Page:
National Highway No. 6 – A street changes its „appearance“
It´s easy to get a ride on one of the small buses (a sort of collective transport) that go to Phnom Penh, because all National Highways begin and end in the capital of Cambodia. And it´s a very special highway: sometimes motorbikes drive on the wrong side for a short while, or pedestrians or mopeds with overloaded trailers use the side-track.
To get to Phnom Penh you just stand on the side-track of the highway and give a hand signal as soon as you see a minibus in the distance. To be on the safe side as a foreigner you ask “Phnom Penh?” and show 5 fingers for the 5,000 riel that a one way trip should cost. All who know Khmer language have a great advantage: they can just ask!
Last Saturday I was lucky. We were only 5 passengers and I had a whole row of seats just for me alone. A privilege, no one has on the way back. Back to Khemara Kidshelp School you everybody sits tightly squeezed: 4 persons per row plus their luggage. Officially there are only 3 seats per row!
National Highway No. 6 runs alongside the Mekong River, that´s why the landscape on both sides of the highway is so green even though we currently are in the dry season.
You will see large banana plantations, in some places also rice fields. The green is interrupted by the numerous small and large temples with their pagodas. Many shine in the sun, others are made of gray material. But I do not know why some temple complexes seem to be much wealthier than others.
A few meters away from the road are fields and sometimes small lakes. There ducks are bred, fish caught and crayfish, snails and little shells collected in the small irrigation channels that originate from these lakes.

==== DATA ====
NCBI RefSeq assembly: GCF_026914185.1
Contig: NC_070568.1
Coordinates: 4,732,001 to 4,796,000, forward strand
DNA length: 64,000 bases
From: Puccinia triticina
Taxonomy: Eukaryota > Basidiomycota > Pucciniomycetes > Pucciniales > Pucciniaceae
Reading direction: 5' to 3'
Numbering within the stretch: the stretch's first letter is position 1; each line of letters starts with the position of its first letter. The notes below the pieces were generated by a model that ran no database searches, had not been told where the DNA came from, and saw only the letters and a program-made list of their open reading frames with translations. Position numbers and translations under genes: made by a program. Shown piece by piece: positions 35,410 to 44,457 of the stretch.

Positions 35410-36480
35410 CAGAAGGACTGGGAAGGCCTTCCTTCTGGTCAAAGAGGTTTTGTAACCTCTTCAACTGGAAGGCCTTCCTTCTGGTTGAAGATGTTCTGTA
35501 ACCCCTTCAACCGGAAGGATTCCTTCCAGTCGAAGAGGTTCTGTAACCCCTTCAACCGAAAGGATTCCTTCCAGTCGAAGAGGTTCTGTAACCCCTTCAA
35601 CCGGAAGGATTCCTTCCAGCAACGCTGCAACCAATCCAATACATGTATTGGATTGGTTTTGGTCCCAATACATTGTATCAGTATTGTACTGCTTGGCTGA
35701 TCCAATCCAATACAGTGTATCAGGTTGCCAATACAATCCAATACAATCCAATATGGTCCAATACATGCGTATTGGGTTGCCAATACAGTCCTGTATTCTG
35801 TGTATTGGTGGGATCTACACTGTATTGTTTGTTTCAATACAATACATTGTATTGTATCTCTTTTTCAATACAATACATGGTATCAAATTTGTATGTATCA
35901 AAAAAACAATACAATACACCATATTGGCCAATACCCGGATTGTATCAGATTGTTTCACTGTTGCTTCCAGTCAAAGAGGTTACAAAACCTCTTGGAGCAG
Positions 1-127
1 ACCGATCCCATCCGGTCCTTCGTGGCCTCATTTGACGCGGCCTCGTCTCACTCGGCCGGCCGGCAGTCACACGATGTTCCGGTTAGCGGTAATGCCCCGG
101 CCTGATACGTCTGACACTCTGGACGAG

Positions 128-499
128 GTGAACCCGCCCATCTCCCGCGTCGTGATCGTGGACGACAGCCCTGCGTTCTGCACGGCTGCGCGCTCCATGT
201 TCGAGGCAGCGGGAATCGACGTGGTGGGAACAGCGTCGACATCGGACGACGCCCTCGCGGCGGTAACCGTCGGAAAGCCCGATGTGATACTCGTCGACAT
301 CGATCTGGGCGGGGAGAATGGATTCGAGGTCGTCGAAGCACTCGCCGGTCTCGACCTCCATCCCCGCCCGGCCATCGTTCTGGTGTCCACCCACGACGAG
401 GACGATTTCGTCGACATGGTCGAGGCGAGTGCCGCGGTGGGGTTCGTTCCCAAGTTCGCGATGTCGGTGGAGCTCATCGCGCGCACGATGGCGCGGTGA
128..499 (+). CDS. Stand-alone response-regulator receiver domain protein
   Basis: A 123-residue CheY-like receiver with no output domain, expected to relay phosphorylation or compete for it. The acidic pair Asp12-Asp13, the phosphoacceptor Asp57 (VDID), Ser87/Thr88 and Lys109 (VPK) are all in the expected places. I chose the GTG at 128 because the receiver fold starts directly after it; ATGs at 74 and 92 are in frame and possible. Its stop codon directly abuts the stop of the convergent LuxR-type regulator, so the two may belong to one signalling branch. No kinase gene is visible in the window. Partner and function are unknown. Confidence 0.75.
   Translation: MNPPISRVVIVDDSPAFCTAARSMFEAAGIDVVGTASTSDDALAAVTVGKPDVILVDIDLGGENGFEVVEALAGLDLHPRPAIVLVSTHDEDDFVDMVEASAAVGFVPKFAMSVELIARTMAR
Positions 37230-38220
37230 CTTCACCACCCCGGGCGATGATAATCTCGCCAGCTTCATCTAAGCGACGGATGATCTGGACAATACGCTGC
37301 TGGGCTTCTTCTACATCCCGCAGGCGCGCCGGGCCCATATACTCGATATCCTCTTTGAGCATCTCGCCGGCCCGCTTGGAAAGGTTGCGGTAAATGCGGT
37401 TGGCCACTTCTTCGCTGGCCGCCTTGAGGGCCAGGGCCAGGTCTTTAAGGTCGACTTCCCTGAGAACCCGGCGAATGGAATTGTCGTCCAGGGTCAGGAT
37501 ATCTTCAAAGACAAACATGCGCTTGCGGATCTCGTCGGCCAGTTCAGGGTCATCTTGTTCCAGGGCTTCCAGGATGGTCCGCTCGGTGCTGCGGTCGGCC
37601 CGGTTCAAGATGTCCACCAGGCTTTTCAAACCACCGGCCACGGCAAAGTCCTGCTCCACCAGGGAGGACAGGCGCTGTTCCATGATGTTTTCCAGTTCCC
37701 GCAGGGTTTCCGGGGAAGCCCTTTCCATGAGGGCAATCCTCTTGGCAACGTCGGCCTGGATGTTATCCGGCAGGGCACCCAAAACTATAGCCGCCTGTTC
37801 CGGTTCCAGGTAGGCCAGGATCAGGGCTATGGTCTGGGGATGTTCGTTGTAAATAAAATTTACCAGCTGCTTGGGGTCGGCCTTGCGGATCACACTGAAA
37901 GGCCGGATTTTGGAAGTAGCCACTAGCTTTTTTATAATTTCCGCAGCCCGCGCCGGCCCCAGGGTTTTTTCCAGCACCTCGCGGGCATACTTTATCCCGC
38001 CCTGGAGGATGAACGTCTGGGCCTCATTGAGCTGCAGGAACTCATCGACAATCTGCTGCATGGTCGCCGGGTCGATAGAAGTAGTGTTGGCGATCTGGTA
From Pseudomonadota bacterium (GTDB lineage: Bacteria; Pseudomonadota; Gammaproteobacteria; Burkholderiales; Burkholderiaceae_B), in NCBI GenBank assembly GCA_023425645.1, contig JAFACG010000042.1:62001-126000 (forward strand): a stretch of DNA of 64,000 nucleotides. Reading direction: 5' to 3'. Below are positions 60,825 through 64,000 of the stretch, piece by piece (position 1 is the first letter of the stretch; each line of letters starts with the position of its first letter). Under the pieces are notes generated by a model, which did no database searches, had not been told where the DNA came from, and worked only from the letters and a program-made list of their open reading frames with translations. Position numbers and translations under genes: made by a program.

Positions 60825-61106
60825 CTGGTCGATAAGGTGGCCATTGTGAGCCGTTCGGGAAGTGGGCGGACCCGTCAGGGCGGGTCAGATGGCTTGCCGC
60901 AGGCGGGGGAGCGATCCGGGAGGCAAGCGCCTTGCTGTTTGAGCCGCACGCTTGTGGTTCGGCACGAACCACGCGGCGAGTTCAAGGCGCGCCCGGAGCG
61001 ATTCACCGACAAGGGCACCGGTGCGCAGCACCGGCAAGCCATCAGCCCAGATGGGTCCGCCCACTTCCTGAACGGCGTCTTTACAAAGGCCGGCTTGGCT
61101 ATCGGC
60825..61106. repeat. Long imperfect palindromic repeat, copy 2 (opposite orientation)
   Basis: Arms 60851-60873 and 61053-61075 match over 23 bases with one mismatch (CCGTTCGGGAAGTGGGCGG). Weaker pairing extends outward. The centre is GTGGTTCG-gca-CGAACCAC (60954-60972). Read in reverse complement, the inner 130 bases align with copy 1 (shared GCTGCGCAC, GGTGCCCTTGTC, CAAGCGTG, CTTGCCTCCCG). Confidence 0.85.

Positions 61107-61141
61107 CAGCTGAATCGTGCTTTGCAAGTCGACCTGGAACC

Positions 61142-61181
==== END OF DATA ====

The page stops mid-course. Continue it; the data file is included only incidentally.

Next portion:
Just once so far we could observe a man in one of these channels using very improvised diving equipment made of a small water tank and a garden hose. Unfortunately we couldn´t see what he had caught or if he caught anything at all.
In the morning, Buddhist monks all dressed in orange are on their way, often with a color-coordinated umbrella, walking or sitting on the back of a moped or motorbike or in a Tuk Tuk to collect donations, especially food. They have to eat before noon, because after 12 o´clock they have to fast until the early morning of the following day. All the food they didn´t eat will be given to the poor in the temple.
Apart from the temples, another very impressing things are the traditional Khmer houses which are built on stilts. Depending on the wealth of its inhabitants, the roofs are made of palm leaves or red and sometimes blue tiles. The walls are made of braided palm leaves or wood.
It is a pity that these stilt houses only “survived” in the country side, even though most Cambodian people are convinced that living in them is much healthier than living on the ground floor.
And the area under the “real” house serves as bedroom when it is very hot and is being used as parking or storing space and much more.
Along the highway, changes are visible everywhere. Nowadays you can see more and more residential buildings constructed with stone and cement along the road, which apparently reflect the wealth of its owners.